ACSM’s American Fitness Index, 2016

As people who spend most weekends and many days in between competing, we know a thing or two about comparing numbers. Finish times, calorie intake and output, VO2 max, BMI, and the list goes on. The American College of Sports Medicine does this too, but less often and with lots more people. The American Fitness Index compares 50 metropolitan statistical areas (MSAs) in several health-related metrics. The areas are ranked and a detailed summary of the area’s health strengths and weaknesses are provided in the highly anticipated annual report. Here are the top 3 MSAs on the list:

Washington DC (Washington/Arlington/Alexandria) – The nation’s capital and surrounding cities pulled in the top ranking. The area ranks low in cigarette smoking, diabetes and cardiovascular disease related deaths, and days per month of poor mental health. They earned high marks in walkability, availability of active outdoor lifestyle venues, and the availability of parks and farmers’ markets. Even ranking at first place, there are areas for improvement—relatively high rates of asthma and diabetes chief among them.
Minneapolis, MN (Minneapolis/St. Paul/Bloomington) – Coming in at number two, the Minneapolis area had similar marks as the Washington DC MSA. The metro area also scored well for the acres of city land used as parkland and higher park-related expenditures per capita. The same concerns also seemed present with elevated incidents of asthma and diabetes. The region’s population also has a lower percentage of folks eating 3+ veggies per day.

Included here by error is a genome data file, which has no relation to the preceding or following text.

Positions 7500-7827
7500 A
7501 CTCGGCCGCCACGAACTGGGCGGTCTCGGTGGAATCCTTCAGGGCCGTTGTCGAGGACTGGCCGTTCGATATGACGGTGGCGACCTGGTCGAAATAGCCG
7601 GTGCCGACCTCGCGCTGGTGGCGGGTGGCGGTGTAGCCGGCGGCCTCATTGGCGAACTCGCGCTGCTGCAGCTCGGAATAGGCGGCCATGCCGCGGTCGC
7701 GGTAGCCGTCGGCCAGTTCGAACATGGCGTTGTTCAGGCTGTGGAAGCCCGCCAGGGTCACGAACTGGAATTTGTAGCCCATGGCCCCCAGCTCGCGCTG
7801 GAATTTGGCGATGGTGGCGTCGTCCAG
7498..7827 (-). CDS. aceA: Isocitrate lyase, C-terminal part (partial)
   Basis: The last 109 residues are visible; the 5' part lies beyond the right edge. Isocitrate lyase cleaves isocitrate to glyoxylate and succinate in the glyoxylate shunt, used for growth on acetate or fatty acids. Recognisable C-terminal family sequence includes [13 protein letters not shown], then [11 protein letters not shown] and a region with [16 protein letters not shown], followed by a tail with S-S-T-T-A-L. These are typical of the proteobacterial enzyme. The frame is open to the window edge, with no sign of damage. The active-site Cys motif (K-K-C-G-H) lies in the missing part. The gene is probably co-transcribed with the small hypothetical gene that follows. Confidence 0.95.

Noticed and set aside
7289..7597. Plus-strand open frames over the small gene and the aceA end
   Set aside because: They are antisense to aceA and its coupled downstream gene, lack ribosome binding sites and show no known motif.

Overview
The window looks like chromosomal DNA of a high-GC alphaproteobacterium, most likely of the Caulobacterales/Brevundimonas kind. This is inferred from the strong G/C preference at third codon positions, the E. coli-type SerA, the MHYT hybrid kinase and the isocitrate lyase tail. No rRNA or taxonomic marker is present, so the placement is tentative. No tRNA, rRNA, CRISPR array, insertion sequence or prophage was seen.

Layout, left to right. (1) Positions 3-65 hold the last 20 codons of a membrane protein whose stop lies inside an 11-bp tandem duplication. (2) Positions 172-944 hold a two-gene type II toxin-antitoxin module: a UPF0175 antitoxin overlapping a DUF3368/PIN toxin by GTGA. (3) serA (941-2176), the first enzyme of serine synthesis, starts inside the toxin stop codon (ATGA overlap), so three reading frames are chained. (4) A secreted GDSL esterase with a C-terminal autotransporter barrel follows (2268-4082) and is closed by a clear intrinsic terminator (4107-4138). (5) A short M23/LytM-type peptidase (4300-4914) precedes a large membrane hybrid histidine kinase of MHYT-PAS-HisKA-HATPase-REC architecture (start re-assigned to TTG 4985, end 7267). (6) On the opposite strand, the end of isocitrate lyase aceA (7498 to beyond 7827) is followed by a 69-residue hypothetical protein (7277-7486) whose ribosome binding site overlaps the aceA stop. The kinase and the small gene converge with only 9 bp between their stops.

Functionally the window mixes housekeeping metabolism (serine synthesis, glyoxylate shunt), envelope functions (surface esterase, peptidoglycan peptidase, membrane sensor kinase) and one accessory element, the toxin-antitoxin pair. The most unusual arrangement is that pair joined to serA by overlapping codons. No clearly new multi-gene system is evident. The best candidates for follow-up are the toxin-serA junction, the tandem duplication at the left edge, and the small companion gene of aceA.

Denver, CO (Denver/Aurora/Lakewood) – The Denver area racks up strong scores in the same metrics as the cities before it in addition to some other strong points. Denver seems to have accessible sports for everyone and every age—there are plenty of ball fields, swimming pools, tennis courts, and golf courses. The population has a low percentage of obese citizens. Asthma is an issue as is the amount of general use parkland available.

As you read over these cities and the other 47 on the list, you’ll see that access to healthy activities generally accompanies stronger scores. What can we non-policy-making athletes do with this information? You know your town or city. You either know or can learn its needs. Take your passions—running, cycling, general healthy living—and get involved. Start a running club that meets in different areas of your city throughout the month. Branch off as you become larger or more varied in skill level. Get involved at city hall. Recommend parks to replace blight. Repaving Main Street? Add bike lanes!

At HOTSHOT, we’ve seen what athletes like you can do on the course. You encounter obstacles every day. And every day, you get better and better at overcoming them. So, was your city on the list? How did it rank? What are suggestions you have to improve your city’s health score and how can you get involved in that improvement? Tell us your story and check back to find more information from our experts who will be speaking at ACSM16 this week.